From Chaos to Wisdom

Wouldn’t it be such a great thrill if all the dreams and plans about our life were just exactly as we planned or dreamed? Who would not want that? It would make all of us happy and secure! In the concrete, that means we would have the perfect spouse, perfect parents, perfect children, perfect siblings, unblemished family, perfect pastor and parishioners, great job and pay, wonderful house to live in, faithful and loyal friends, excellent weather, excellent health, optimally functioning body and mind, and everyone would understand everyone! One more thing: we shall all die only at a very ripe old age! Life would move just in the right and clear patterns that respects our plans and dreams and expectations. In this imaginary world I am describing, there will be less suffering and no emergencies or unexpected events that would disrupt our well-planned life, because everything would be so predictable. The weather people will never, ever be wrong in their forecasts; the stock market will never go up and down; and there will be no natural disasters or even accidents on the road because all drivers would behave themselves!

I know you already feel this is fantasy. But don’t forget that in some ways we all wish and believe at a very unconscious level, that things should be like this. After all, from the perfect world of our mother’s womb through the early stages of our childhood, when our simple cry makes everyone run to make us feel well, we come to believe that life is very predictable. As we grow, we learn to be more realistic and wiser through the disruptions that we encounter: the unexpected ill health, soured relationship of all kinds, children that have challenges, loss of job, a loved one who passes, conflicts at the workplace, and all forms of natural disasters and accidents. These disruptions can be so humbling, and if we fail to accept the humility, we set ourselves up against the starkness of a reality that refuses to be totally predictable.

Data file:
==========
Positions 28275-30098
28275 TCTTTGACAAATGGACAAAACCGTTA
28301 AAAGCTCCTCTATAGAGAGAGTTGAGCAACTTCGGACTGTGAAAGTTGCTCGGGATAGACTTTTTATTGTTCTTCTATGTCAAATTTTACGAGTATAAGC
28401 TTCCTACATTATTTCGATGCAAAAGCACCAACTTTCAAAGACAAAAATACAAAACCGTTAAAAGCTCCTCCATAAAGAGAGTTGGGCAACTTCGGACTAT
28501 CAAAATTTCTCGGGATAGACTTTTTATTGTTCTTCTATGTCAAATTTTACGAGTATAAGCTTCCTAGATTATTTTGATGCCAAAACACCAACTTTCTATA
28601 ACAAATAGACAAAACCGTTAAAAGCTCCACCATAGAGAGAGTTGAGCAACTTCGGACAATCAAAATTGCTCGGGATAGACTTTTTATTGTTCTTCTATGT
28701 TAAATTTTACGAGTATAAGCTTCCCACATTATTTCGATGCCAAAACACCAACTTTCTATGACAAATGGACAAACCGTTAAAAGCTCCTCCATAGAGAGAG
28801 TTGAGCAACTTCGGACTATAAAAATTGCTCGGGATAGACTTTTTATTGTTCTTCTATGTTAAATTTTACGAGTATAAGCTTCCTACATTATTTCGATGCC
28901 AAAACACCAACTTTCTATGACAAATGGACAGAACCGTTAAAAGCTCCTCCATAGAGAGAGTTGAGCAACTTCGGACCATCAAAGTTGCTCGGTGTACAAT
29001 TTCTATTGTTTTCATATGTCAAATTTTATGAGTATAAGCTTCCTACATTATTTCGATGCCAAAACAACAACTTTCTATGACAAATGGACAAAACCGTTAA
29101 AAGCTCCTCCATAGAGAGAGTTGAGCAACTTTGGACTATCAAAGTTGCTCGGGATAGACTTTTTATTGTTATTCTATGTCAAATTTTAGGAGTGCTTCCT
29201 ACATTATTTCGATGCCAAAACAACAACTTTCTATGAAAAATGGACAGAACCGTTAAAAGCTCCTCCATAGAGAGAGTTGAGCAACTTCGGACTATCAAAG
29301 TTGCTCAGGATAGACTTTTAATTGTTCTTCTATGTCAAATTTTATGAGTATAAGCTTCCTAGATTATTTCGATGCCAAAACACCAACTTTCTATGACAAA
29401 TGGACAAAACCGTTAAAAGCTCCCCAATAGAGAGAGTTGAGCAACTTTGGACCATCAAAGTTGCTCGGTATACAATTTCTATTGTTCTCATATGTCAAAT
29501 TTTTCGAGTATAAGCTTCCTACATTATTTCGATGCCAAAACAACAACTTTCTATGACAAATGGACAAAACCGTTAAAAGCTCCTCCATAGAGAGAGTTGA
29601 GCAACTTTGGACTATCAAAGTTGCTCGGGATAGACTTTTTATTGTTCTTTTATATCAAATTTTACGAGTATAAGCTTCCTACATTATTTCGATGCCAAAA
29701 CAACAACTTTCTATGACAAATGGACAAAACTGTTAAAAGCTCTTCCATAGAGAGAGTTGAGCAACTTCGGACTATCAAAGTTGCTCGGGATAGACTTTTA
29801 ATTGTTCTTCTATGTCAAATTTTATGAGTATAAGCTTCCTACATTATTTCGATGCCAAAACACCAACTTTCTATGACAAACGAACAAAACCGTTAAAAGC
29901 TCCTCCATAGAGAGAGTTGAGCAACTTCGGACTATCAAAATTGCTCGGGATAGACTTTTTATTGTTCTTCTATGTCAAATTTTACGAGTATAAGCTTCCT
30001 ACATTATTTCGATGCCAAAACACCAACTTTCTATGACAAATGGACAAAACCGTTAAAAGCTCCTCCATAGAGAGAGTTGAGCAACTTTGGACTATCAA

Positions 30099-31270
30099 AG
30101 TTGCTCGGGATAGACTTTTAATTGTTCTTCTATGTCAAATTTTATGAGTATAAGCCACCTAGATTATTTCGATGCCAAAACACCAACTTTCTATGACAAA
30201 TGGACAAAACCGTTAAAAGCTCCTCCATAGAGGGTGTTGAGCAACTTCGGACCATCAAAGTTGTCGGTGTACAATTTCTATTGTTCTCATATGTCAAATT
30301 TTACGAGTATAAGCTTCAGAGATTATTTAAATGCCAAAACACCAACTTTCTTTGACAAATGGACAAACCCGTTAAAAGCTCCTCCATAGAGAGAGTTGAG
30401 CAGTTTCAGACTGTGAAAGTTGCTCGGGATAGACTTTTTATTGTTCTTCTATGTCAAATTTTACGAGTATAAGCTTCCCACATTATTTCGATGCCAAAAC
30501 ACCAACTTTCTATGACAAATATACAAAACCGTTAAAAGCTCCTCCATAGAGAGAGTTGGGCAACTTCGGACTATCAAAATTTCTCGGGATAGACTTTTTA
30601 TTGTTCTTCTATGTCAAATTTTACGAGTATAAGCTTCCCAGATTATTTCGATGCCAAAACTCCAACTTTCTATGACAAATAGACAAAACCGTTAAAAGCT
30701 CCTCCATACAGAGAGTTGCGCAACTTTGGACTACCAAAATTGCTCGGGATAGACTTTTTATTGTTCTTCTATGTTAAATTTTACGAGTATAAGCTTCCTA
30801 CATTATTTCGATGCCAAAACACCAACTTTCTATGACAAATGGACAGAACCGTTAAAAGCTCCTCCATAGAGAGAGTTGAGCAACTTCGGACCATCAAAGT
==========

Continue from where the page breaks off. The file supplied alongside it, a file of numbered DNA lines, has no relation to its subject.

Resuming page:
Physical sciences have always prided themselves for being so exact as to be completely predictable. This belief in this capacity has also been the underlying factor in elevating rational thoughts over and above any other form of knowledge such as faith and intuition. However, the recognition of predictable unpredictability at the heart of all life has led to the development of Chaos Theory, which acknowledges the behavior of dynamic systems. Since all aspects of life are dynamic even when it is steeped indeterministic laws, it means that even deterministic laws do not allow for complete predictability because of the dynamism of the systems. This is one important reason why no one should be too upset that meteorologists sometimes get weather forecasts wrong or a doctor sometimes fails to know what is wrong or even misses a diagnosis, or that the poll experts at times fail to predict who wins the next election!

But so it is in our lives. Things do not always go as we want or dream of. It is faith that introduces us into that area of life where we become humble and accepting of the invisible hand of God that guides our steps through the predictable and chaotic events that we encounter and leads us to wisdom. We grow wiser as we grow more humble and we grow more humble as we realize that our rational knowledge of life is very limited. Only God is all-knowing. That is why Jesus invites the disappointed disciples to believe in what the prophets have said about him, that he should suffer and rise again from death. Things did not go as they expected. But Our Lord is teaching them as he teaches us today: in the end, everything will be okay because God is the one who holds our life well. Which is why it is so true that knowledge of God is the beginning of wisdom (Prov. 9:10). Have faith in God, and you will have life to the full (Jn. 10:10).

~Fr. Cornelius Okeke